HMS Wallace, 19 March 1942
"Ratings aboard HMS WALLACE being issued with free gift cigarettes. Lieut Cdr J P Reid, RNVR, the CALO at Rosyth is handing out the gifts." 19 March 1942 (© IWM (A 7999)).
British Government: In Parliament, PM Winston Churchill announces various appointments. These include the appointment of R.G. Casey, the Australian Minister of Washington, as Minister of State in Cairo and a member of the British War Cabinet. Australian Prime Minister Curtin objects to this appointment, which he makes clear to Churchill in a testy exchange by message.

British home secretary Herbert Morrison accuses the London paper The Daily Mirror of "reckless indifference to the national interest" for its practice of publishing stories with an antiwar slant. This has been a continuing theme of the Winston Churchill government during the war, as Churchill expects nothing but cheerleading from the British press.

US Government: Congress is busy working on the relocation of people along the west coast of the United States for defense reasons. The Select Committee Investigating National Defense Migration issues a report today recommending the imposition of a penalty of a $5,000 fine and misdemeanor conviction with the possibility of up to one-year imprisonment for persons violating restriction orders related to the military zones. This passes quickly, with little debate or discussion.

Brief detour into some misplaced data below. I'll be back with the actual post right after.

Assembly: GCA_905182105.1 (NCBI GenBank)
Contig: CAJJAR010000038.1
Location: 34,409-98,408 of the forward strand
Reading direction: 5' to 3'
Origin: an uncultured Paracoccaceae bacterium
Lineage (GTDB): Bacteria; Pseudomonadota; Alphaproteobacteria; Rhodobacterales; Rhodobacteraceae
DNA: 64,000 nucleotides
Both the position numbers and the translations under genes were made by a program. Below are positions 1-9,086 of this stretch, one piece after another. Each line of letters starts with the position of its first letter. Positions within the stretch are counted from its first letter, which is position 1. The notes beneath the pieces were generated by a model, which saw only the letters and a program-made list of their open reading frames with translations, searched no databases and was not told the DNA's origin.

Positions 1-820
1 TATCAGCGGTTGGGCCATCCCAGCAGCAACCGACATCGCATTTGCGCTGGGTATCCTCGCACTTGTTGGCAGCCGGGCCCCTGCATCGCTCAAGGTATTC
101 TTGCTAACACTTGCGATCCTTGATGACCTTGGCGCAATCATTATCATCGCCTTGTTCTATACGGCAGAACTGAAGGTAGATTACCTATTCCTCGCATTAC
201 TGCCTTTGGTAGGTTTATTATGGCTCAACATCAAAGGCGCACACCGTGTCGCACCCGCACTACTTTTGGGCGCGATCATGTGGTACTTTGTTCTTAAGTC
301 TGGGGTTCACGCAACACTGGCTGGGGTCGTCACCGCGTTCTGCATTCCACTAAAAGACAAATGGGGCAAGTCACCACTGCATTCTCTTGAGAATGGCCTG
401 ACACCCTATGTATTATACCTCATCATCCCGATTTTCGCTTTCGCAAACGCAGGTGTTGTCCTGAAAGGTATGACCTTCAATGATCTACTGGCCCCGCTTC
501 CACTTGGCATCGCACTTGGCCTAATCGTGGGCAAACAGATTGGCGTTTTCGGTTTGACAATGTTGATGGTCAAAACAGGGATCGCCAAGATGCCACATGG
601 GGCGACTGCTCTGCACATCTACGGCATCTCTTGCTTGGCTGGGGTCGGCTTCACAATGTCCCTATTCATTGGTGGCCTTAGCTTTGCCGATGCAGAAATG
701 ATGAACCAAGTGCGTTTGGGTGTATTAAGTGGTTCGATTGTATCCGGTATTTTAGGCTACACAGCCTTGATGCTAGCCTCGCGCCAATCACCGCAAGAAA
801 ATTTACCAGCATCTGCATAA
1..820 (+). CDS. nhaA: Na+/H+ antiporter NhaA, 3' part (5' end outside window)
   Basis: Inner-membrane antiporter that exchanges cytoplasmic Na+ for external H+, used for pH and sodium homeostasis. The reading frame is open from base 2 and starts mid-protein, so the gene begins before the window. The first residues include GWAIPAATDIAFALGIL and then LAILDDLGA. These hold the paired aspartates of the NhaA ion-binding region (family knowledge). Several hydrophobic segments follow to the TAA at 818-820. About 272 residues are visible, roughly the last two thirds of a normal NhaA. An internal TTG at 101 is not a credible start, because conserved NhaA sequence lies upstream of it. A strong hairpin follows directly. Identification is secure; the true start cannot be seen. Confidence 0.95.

Holocaust: A new gas van, driven by two junior SS officers, Götz and Meyer, is used for the first time in Belgrade to address the "Jewish problem." These first victims of the gas van are staff and patients at the two Jewish hospitals in the city. The victims are loaded in groups of 80 and 100 and then driven through Belgrade. The vehicle exhaust is fed into the truck, killing the occupants within 15 minutes. The 800 dead in the two-day operation that concludes today are driven to Jajinci, a village at the base of mount Avala, south of the city. There, seven Serbian prisoners bury the dead in mass graves.

Spitfire on HMS Eagle, 19 March 1942
A Spitfire taking off from HMS Eagle, 19 to 23 March 1942 (© IWM (A 9586)).

March 1942

March 1, 1942: Second Battle of Java Sea
March 2, 1942: Huge Allied Shipping Losses at Java
March 3, 1942: Japan Raids Western Australia
March 4, 1942: Second Raid On Hawaii
March 5, 1942: Japan Takes Batavia
March 6, 1942: Churchill Assaults Free Speech
March 7, 1942: British Defeat in Burma
March 8, 1942: Rangoon Falls to Japan
March 9, 1942: Japanese Conquest of Dutch East Indies
March 10, 1942:US Navy attacks Japanese Landings at Lae
March 11, 1942: Warren Buffett's First Stock Trade
March 12, 1942: Japan Takes Java
March 13, 1942: Soviets Attack In Crimea Again 
March 14, 1942: The US Leans Toward Europe
March 15, 1942: Operation Raubtier Begins
March 16, 1942: General MacArthur Gets His Ride
March 17, 1942: MacArthur Arrives in Australia
March 18, 1942: Japan Attacks In Burma
March 19, 1942: Soviets Encircled on the Volkhov
March 20, 1942: "I Shall Return," Says MacArthur
March 21, 1942: Germans Attack Toward Demyansk
March 22, 1942: Second Battle of Sirte
March 23, 1942: Hitler's Insecurity Builds
March 24, 1942: Bataan Bombarded
March 25, 1942: Chinese Under Pressure in Burma
March 26, 1942: Win Or Die, Vows MacArthur
March 27, 1942: The Battle of Suusari
March 28, 1942: The St. Nazaire Commando Raid
March 29, 1942: The Free Republic of Nias
March 30, 1942: Japanese-Americans Off Bainbridge Island
March 31, 1942: Japanese Seize Christmas Island